November 5, 2017

Finding Holy Ground: Work

Over this series we’ve been contemplating how to identify Holy Ground in all sorts of ways. We pondered how our senses help us find that Holy Ground. We looked at the Holy Ground within ourselves and those around us. Have you been able to look for, and see, Holy Ground more readily over the past couple of months?

Many of us spend much of our time involved in work of some sort. Do you find it difficult to think of the daily work as Holy Ground? It is easy to get so involved in doing or finishing a project that we don’t take time to look for God’s presence in what we are doing. We can also compartmentalize our lives into ‘work for money’ and ‘work for God’. The Theology of Work Project focuses on pointing out the truth that everything we do in life is ‘work for God’. It may be sweeping a floor or running a multi-billion-dollar corporation. Everything we do, as we live, is part of bringing the Kingdom of God into existence

Some days we do it better than others. I don’t know about you, but often I get focused on the task at hand and can easily resent an interruption in the form of a phone call or someone coming into the office. I have to remind myself that as Br. David Vryhof of the Society of St. John, Evangelist says, “Interruptions are not always obstacles; sometimes they are opportunities. If we fail to recognize them, we will miss the experiences of grace that are hidden in them.” There is a good chance that God is showing up in the form of that person on the other end of the phone or standing in front of you, disguised as a coworker or visitor.

When I do take time for what is happening around me, I discover that I generally have enough time to finish my work, even with the ‘interruptions’. I also realize that I have been enriched and even blessed by the people I interact with. When I stop and refocus and remind myself that each thing I do is a Kingdom action, even mundane tasks do feel more fulfilling.

It might be self-affirming to check off all the items on the daily to-do list, but it is much more important to be present to the opportunity to welcome God. Henri Nouwen (In the Name of Jesus, 1989) suggests that we need to be “people with an ardent desire to dwell in God's presence, to listen to God's voice, to look at God's beauty, to touch God's incarnate Word and to taste fully God's infinite goodness.” We can only do that when we are open to the interruptions to our plans.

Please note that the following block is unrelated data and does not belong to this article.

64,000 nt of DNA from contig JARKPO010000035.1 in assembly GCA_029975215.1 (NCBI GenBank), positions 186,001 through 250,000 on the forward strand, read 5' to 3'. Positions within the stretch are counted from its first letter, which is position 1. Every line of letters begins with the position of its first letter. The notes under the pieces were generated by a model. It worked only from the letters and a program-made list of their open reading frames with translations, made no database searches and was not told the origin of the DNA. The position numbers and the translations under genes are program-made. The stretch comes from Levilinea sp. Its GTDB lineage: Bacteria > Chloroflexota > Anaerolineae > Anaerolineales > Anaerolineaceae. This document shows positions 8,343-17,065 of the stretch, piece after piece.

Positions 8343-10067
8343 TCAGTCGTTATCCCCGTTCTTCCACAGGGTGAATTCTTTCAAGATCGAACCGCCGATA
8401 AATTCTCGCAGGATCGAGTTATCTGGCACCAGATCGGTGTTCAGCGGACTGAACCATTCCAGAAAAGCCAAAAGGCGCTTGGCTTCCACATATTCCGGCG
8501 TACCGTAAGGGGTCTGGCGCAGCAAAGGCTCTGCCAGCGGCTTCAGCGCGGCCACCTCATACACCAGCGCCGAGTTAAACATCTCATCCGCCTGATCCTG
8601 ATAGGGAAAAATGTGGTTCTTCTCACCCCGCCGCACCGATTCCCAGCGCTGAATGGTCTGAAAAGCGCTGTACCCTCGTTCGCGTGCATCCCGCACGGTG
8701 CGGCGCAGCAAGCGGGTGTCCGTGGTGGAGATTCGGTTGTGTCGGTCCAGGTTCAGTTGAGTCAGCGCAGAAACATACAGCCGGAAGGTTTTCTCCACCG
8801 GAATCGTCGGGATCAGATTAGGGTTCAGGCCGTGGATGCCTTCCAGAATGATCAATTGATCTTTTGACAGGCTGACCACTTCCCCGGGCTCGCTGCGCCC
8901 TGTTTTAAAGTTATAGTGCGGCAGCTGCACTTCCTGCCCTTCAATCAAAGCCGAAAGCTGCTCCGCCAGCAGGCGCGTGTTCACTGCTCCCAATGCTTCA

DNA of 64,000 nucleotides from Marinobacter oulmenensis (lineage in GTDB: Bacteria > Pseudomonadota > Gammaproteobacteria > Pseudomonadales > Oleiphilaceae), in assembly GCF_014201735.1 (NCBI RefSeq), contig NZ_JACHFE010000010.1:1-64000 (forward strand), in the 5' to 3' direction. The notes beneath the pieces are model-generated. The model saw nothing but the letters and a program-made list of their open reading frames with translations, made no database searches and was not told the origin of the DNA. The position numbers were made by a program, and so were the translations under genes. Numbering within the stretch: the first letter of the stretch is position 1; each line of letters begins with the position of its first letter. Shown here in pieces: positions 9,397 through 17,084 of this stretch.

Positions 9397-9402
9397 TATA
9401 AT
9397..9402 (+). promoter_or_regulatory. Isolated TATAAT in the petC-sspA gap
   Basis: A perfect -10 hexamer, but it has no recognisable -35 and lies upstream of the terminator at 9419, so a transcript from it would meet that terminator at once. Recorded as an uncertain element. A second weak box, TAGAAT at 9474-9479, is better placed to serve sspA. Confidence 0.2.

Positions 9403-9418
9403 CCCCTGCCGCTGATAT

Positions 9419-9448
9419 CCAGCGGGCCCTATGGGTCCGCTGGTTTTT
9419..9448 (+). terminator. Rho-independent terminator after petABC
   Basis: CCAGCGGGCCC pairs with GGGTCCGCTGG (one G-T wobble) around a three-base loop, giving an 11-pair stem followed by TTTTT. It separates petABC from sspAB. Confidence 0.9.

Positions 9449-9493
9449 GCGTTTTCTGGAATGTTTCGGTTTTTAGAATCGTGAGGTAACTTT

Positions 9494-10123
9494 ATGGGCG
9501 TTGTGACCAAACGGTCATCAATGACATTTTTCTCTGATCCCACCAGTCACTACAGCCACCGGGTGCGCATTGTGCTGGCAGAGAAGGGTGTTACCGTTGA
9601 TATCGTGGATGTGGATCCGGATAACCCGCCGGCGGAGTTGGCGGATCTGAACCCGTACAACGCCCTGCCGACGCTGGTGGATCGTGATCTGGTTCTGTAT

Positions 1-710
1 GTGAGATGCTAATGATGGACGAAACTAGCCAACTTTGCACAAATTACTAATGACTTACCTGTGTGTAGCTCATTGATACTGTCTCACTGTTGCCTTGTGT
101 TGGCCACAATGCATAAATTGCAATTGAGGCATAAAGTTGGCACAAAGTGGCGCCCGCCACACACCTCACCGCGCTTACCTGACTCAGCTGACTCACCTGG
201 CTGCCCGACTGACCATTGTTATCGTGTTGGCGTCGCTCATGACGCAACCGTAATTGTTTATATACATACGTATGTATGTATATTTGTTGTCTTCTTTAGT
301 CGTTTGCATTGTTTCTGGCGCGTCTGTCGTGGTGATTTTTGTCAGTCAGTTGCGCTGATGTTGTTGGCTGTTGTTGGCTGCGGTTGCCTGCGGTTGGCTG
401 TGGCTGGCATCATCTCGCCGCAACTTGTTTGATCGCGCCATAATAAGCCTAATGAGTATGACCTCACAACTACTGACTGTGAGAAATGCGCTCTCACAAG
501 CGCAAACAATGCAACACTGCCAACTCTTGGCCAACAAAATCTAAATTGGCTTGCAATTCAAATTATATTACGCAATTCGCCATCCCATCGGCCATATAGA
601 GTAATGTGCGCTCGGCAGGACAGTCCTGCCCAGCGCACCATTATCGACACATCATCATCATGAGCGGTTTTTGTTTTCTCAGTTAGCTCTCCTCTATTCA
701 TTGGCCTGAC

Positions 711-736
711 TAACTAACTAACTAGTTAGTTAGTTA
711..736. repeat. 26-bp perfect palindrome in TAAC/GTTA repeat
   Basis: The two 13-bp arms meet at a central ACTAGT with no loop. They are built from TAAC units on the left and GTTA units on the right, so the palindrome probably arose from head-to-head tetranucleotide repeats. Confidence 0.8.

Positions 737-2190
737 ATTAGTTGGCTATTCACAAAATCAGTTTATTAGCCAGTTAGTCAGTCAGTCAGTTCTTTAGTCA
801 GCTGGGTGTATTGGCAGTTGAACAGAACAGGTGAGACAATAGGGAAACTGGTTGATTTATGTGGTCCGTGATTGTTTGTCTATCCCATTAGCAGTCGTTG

It is gratifying to get a lot of work done and be recognized as a ‘good’ or ‘dedicated’ worker. Again, it is the Brothers at the Society of St. John, Evangelist who remind us, “We should not seek external reward for service to God and to others because we could easily be distracted from the true reward. The greater satisfaction, the greater gratification, the greater reward is God. God promised to be with us always; God promised to abide in us as we abide in God.” (Br. Mark Brown)

This week, I’m going to try to be more aware of God’s interruptions to my daily routine. As Mrs. Brown Sparrow says, in one of my all-time favorite children’s stories, The Contented Little Pussycat, “There are so many things to trouble a body.” I would add, there are many, many things to keep us busy. The Contented Little Pussycat responds, after much thought, that he is contented because he ‘never worries about what might happen tomorrow’ or what happened yesterday. To be contented, this wise kitten lives in the Now.

Since ‘now’ is all we really have, we would be well advised to follow his advice and live this second and then the next. There’s a Christian song by Steven Curtis Chapman that says all we have is ‘right now’, and we should live The Next 5 Minutes like it’s our ‘last 5 minutes’ .

Being aware of God in and through us in 5 minutes segments might be a start to discovering that we are on God’s Holy Ground even in the middle of our ‘working’ life. What might you do this week to live in the present, the now, and take living 5 minutes at a time? 

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